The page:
“Once I was lying on the forest floor, trying to shoot a picture of a wild calypso orchid that waved above a thick mat of moss. I nudged my amazing macro lens to the right setting and was about to click when I noticed tiny white flowers on the moss, flowers that were invisible to the naked eye. They were so pearly, so perfect, unseeable except to one another, that I began to weep with awe. The prayer of the eye needs no words because what we see dances straight through our whole brain and nervous system and imprints forever on memory and spiritual life.” (Kristen Johnson Ingram*)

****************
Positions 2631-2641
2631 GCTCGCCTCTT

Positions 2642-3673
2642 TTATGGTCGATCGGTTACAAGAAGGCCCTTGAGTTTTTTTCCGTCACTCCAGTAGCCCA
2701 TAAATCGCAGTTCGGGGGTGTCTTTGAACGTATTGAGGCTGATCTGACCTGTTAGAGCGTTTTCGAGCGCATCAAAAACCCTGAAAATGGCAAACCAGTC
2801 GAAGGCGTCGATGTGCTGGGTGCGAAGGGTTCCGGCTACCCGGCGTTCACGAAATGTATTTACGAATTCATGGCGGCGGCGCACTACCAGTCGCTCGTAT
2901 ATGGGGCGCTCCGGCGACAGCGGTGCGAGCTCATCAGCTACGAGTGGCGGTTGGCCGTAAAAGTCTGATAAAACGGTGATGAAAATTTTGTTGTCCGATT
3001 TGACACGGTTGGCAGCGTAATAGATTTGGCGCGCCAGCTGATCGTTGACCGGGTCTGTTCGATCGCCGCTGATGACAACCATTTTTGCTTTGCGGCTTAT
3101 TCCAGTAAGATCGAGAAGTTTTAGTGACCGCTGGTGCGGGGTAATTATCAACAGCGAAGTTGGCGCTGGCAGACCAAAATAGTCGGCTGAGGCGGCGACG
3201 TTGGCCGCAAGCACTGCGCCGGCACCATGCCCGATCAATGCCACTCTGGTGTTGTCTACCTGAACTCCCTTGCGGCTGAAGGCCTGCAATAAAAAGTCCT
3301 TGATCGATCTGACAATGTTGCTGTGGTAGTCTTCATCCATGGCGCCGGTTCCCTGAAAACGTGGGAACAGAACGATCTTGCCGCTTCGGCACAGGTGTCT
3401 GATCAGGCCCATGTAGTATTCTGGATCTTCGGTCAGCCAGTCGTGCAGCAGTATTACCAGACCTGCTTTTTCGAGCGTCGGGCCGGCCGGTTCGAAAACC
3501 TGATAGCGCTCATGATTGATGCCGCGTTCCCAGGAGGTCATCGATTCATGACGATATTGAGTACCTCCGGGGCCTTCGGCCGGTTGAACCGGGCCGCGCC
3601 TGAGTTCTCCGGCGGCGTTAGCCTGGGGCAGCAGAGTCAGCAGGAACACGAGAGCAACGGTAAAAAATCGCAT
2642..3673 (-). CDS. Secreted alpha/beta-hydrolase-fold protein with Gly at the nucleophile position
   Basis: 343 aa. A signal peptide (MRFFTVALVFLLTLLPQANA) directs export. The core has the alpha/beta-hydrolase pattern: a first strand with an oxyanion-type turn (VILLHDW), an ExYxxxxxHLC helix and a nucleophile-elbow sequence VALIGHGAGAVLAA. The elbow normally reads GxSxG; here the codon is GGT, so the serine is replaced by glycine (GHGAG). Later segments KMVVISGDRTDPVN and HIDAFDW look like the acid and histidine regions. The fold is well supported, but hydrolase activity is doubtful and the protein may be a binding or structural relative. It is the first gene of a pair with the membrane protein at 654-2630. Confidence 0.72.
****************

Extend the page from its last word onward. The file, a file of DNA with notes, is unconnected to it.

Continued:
Μany of us walk a natural pathway to God through nature. We see; we worship. I love this description of the “prayer of the eye.” Sometimes we see holiness that we can’t describe; the grab for words only seems to put distance between ourselves and God’s creative power. Taking a photo doesn’t help. It captures the image, but not the wonder. Perhaps we should just relax, as this writer says, and let what we see “dance” through our nervous system and imprint itself on our souls. We can glow and grow from “prayers of the eyes.”
*Doing Prayer, Seeing Prayer, by Kristen Johnson Ingram from Weavings: A Journal of the Christian Spiritual Life, Vol. XVII, No. 3 (Nashville, TN: The Upper Room, 2002), 30-31.